If you have several children, it may be fun to give them complete control over one vegetable each. They would have full responsibility for caring for those plants; planting, weeding, watering, and picking the produce. If they’re old enough, or if applicable, they could also be responsible for preserving their vegetable, by canning them, dehydrating them, or freezing them. They could learn all 3 methods, and find out which method works best for their particular veggie.
Gardening provides endless opportunities to learn! These include:
- Hard work
- Working together as a family
- Research skills
- Planting and caring for seeds/plants
- Responsibility; the garden must be cared for regularly, or it will die out.
- They learn where food really comes from, and gain the ability to provide for themselves.
- Math; you need to plant things certain inches/feet apart from each other.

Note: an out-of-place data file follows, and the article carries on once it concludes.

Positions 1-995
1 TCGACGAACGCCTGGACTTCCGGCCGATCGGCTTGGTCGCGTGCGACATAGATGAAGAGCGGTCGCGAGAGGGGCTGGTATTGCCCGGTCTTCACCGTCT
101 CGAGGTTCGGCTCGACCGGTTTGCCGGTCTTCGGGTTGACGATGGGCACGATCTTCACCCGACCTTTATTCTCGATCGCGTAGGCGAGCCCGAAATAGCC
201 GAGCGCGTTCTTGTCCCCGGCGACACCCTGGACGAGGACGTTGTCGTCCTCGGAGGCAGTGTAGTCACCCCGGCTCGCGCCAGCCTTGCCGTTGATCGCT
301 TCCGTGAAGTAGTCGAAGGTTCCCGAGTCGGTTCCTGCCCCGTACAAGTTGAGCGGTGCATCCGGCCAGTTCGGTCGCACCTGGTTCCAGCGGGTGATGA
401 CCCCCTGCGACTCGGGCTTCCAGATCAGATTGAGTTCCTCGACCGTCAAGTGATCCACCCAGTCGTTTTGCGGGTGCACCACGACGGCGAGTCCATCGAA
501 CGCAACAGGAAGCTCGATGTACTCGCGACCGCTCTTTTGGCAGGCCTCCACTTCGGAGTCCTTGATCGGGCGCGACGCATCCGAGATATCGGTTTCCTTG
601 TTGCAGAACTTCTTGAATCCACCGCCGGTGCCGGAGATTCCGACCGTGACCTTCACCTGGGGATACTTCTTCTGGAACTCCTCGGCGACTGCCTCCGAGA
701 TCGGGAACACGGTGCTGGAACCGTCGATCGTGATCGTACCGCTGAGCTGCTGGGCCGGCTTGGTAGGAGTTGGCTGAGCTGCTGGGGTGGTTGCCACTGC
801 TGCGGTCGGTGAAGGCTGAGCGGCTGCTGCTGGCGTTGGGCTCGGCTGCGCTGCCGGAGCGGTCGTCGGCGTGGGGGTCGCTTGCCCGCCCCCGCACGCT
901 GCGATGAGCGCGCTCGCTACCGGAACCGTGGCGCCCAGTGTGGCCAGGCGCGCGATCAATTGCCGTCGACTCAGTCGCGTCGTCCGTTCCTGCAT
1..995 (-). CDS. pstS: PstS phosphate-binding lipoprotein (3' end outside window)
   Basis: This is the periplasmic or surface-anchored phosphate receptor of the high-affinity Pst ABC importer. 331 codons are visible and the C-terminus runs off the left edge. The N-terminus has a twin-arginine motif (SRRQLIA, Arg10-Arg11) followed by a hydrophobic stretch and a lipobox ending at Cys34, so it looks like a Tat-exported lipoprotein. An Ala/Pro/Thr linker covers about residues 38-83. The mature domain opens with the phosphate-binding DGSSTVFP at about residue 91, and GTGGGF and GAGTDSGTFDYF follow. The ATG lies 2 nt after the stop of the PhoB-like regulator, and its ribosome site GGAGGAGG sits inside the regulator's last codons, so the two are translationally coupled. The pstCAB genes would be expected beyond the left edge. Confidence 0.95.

Easy plants for beginners include:
- Peas (require support)
- Green beans (require support if they’re pole beans)
Alix St. Amant is a stay at home wife to a wonderful man, and mother to two sweethearts. She spends her days teaching her children about Jesus, keeping her home, blogging, and increasing her knowledge of herbs and essential oils. She is an herbalist, and has a passion for natural, healthy living, and loves to share that knowledge with others. She is also passionate about natural childbirth. She runs a small business out of her home selling her natural remedies, supplements, and body care products. You can also find her on Facebook and Pinterest.
Happy Father’s Day homeschool Dads!
Soaking Up Sun Science—Safe and Fun (and free)!
Includes #2 from Homeschool.com’s Great Summer Resource: 101 Things To Do This Summer list!